The ninth was a different story. Unfortunately for the Rays, it turned into the same old story.

Lake Wales' Pat Borders led off with an infield single, and David Bell followed with a double off the leftfield wall.

Still, there was hope. Hernandez got infield outs on the next two pitches, keeping the runners where they were.

He might have had the third out when David Justice bounced a 1-0 pitch through the middle. Hernandez stuck out his bare hand and deflected the ball, enough so that there was no play, allowing Justice a run-scoring hit.

Hernandez said that had he not touched the ball, shortstop Kevin Stocker could have made the play and ended the game. "I made three perfect pitches in a row," Hernandez said, "but my reflexes just took over and I knocked the ball down. Those are the breaks when you're going bad."

Stocker wasn't as sure. "That's a big what-if," he said.

Either way, Borders scored to cut the lead to 8-6. Hernandez then walked left-handed slugger Jim Thome, putting the winning run on base.

That brought up Alomar, who enjoyed a magical 1997 season but had been struggling and was in an 8-for-60 slump when the Rays came to town.

Alomar worked the count to 2-2, fouled off a couple of pitches, then reached down for a slider and sent it caroming off the rail just above the 19-foot leftfield wall, carrying the Rays' hope for victory with it.

"When you get down to the last pitch, you need to make one pitch," Rothschild said. "It didn't happen today."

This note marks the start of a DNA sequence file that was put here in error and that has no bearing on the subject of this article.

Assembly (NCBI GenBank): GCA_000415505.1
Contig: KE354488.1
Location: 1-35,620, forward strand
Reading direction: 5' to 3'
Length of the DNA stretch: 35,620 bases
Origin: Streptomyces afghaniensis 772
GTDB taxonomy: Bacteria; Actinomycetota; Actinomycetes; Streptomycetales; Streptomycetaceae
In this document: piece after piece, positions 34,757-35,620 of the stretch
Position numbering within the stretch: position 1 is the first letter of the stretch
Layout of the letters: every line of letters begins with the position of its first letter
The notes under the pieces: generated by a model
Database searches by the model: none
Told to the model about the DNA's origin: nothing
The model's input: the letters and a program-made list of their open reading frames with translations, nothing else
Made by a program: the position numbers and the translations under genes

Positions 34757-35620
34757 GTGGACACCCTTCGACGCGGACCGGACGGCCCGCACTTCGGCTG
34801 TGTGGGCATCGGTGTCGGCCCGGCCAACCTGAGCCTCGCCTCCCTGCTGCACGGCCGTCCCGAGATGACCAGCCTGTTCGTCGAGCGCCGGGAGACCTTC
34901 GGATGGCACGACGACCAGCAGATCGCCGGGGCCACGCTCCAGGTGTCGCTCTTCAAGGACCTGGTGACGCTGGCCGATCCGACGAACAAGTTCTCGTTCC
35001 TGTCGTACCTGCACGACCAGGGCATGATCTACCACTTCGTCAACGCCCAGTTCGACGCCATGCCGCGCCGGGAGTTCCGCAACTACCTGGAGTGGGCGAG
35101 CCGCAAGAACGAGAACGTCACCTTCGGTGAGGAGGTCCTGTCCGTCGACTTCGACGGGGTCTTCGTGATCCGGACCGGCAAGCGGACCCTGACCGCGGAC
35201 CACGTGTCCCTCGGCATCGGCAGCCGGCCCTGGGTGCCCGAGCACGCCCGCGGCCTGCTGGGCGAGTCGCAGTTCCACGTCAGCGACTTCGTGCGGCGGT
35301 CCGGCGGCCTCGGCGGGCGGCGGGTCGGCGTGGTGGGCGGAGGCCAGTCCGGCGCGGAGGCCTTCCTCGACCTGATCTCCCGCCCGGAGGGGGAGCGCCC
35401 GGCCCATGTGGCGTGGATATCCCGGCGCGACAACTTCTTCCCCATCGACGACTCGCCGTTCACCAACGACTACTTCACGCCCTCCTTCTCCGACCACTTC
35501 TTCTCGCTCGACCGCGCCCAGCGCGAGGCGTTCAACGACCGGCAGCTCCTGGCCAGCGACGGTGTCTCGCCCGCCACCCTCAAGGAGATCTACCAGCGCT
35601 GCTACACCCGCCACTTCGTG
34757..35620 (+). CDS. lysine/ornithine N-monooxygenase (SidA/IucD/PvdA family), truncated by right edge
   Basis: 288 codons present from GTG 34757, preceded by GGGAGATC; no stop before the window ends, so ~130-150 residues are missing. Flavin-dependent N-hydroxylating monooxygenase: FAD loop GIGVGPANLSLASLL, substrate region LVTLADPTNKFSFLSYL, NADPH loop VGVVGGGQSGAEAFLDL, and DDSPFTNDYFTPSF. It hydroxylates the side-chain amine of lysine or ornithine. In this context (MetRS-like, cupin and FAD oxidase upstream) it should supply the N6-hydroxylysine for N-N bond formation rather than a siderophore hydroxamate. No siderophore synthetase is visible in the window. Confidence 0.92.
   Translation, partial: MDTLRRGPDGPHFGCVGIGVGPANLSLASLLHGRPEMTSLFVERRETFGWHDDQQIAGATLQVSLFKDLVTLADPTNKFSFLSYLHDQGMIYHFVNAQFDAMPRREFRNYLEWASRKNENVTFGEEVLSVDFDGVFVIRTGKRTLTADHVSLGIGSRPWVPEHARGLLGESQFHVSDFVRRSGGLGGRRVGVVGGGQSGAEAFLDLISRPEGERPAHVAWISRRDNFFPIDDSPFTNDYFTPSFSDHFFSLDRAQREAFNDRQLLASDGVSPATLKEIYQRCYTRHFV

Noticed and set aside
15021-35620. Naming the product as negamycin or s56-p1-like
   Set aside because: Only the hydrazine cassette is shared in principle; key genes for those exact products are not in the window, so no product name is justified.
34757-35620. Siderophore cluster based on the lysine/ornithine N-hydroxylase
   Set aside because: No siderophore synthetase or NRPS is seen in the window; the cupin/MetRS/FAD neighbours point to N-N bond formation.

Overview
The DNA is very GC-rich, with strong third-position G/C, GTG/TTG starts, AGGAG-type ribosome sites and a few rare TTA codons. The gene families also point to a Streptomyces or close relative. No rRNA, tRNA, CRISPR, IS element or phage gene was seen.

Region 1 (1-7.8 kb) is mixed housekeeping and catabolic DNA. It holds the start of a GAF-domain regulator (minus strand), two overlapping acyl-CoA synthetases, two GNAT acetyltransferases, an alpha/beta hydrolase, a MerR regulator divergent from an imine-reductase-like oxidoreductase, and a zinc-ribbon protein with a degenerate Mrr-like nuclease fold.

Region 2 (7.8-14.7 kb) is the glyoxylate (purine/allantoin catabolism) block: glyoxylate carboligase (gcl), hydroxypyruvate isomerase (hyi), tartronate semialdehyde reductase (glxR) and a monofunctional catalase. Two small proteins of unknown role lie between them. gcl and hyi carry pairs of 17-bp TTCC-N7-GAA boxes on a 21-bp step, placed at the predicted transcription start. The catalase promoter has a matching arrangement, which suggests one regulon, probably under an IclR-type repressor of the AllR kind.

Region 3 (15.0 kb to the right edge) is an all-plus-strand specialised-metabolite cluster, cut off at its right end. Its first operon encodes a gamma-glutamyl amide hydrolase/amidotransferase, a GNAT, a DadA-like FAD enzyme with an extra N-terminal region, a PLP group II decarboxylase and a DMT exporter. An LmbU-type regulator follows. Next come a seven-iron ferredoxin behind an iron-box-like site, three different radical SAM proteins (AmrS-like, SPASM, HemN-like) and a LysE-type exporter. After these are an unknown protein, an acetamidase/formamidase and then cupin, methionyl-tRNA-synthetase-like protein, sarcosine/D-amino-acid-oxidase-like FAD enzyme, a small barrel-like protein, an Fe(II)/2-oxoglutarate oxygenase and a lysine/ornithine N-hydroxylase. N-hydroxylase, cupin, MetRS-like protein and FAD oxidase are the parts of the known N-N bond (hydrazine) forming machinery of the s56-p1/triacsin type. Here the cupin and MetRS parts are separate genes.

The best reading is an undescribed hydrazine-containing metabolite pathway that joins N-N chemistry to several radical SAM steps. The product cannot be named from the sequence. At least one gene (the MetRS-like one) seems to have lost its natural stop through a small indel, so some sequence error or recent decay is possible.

Hernandez initially couldn't believe he had lost. "I didn't think it was gone," Hernandez said. "I was just hoping it would be a routine fly ball. He hit it with one hand. But when you're going bad in situations like that, every little break goes against you. "You try to make your pitches. I tried. I did my best. There was one instance there where we were almost out of the inning if it wasn't for my hand."

The loss wasted an encouraging offensive performance.

The Rays took a 6-0 lead, behind Sorrento's first-inning run-scoring single and third-inning grand slam, plus a homer by Bobby Smith on the next pitch. But the Indians chipped away with two homers off rookie starter Jason Johnson and two more runs off relievers Jim Mecir and Esteban Yan.

But when Hernandez got out of the eighth and the Rays tacked on two more runs in the ninth, victory seemed all but assured.